These were the opening words of the motto depicting the meaning of the colours of the Jamaican flag. You wouldn’t be alone if you thought they seemed almost like a condemnation. For the wealth of talent, brilliant minds, creative forces and ingenuity inherent to the island, hardships persist. Despite our natural gifts, we still seem inclined toward a socio-economic status not befitting a country of our renown and capabilities. It was an unfortunate word choice to leave on such an enduring cultural emblem. How do we escape this apparent sentence of hardships?
Not Defined by Hardships
Fortunately, in 1996, the wording was changed. Black now represents strength and creativity to overcome. Nevertheless, many Jamaicans are unaware of this update. Others have a vague recollection of some change.
Even from a casual survey of Jamaicans, many still quote the original depiction of the colours of the flag. Internet searches also predominantly reflect the former version. The new symbolism as relayed on the official website of the Jamaica Information Service captures the new saying and colour meaning.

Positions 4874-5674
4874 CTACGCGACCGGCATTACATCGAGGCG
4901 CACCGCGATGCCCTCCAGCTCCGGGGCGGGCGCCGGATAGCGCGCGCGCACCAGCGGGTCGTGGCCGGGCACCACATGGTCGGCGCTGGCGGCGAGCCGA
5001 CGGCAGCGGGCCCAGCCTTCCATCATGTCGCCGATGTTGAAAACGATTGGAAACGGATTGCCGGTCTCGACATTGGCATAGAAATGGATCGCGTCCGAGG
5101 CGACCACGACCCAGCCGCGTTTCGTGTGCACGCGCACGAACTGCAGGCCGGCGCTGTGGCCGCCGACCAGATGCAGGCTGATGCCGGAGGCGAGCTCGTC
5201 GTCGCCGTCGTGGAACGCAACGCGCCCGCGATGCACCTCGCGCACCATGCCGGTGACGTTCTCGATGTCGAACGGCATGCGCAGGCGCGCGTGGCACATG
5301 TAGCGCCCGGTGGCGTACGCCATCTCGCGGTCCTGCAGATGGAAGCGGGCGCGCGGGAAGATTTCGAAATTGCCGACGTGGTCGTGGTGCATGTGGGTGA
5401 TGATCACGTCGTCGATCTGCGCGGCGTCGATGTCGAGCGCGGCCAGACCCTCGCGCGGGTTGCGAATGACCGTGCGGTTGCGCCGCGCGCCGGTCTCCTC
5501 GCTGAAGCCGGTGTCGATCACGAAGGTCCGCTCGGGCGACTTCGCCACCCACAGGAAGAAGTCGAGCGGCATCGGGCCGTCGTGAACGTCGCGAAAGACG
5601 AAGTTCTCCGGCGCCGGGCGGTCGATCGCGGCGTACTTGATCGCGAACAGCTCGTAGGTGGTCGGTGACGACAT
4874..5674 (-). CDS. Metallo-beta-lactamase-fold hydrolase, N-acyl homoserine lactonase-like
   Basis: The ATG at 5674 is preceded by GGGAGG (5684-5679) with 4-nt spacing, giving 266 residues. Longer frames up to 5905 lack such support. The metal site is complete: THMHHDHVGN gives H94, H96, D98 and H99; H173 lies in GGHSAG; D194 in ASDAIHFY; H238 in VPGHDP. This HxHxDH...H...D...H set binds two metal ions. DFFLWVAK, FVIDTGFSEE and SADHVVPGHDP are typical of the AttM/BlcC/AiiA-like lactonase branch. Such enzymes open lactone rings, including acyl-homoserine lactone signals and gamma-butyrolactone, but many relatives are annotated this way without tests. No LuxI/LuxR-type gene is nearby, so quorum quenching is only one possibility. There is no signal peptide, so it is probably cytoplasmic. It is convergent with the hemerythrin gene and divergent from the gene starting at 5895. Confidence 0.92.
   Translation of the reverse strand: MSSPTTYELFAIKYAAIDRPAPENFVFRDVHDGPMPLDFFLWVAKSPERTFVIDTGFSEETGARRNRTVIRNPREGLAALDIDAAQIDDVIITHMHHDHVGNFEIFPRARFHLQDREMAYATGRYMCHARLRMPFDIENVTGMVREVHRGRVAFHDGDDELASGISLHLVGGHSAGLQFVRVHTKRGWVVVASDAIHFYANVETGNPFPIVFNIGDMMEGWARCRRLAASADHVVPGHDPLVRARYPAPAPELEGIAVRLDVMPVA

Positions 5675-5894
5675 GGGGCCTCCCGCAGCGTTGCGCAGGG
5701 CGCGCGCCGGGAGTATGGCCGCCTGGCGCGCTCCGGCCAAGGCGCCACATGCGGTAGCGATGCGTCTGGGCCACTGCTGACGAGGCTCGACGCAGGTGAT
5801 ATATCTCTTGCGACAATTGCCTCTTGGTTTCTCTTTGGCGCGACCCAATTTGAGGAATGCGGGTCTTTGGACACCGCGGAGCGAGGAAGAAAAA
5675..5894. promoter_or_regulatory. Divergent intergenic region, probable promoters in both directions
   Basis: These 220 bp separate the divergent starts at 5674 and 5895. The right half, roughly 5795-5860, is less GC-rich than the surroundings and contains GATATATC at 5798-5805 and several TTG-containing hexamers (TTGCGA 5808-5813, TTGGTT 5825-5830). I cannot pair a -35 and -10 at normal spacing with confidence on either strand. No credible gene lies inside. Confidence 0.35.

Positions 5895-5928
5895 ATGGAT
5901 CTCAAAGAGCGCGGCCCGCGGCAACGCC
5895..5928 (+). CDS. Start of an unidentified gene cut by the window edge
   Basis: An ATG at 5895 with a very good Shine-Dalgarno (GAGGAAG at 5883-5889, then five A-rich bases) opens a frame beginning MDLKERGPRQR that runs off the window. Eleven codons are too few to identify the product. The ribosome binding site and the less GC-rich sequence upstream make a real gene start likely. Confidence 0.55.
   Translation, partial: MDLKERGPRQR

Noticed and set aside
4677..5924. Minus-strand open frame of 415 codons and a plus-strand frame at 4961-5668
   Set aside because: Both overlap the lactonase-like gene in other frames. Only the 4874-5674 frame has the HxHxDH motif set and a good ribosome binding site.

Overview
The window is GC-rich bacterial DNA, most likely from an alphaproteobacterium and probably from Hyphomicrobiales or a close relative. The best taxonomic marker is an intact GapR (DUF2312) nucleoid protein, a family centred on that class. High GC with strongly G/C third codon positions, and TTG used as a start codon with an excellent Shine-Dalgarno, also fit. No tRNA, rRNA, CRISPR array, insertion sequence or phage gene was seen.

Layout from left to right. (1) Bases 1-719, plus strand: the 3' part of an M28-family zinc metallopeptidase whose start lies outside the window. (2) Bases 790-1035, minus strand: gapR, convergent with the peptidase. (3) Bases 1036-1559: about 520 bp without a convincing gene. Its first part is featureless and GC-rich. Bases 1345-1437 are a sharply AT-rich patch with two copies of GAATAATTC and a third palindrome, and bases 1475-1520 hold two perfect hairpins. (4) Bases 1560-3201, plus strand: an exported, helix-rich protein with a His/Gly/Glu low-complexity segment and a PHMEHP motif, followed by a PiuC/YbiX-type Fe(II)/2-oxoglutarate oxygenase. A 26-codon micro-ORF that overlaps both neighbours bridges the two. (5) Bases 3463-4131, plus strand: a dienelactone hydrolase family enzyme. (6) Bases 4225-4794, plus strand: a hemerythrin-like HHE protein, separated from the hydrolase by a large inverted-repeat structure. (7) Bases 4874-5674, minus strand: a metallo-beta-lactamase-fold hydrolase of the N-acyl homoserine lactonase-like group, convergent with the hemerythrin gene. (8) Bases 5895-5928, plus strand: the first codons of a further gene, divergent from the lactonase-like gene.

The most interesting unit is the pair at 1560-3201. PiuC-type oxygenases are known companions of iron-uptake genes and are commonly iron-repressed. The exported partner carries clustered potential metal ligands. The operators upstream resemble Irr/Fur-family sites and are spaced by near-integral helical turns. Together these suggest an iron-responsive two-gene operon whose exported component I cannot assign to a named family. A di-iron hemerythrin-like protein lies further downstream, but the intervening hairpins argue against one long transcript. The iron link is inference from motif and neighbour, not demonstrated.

A New Sunrise
It seems as if growing up in Jamaica, one constantly heard “Hardships there are, but the land is green and the sun shineth.” Wouldn’t it be great if the new and improved, positive version were just as emphatically drilled into our psyche? Perhaps it would make a difference in how Jamaicans see themselves and their future. The former motto seems to have become a self-fulfilling prophecy. If all your life you’ve heard there are hardships, that’s likely what you see and maybe expect – even if not consciously.
As long as we learn to appreciate our human and natural resources, we will do all we can to prevent them from being exploited. Above all, we should strive to maintain that pride in being such a small but formidable force. We still have much for which to be thankful. We must appreciate what we have at face value — not just when the rest of the world acknowledges some aspect of our existence. It’s time we started taking power away from that old saying. We should always remember what it means to be Jamaican. We have all we need to rise above our hardships for “…the land is green and the sun shineth.”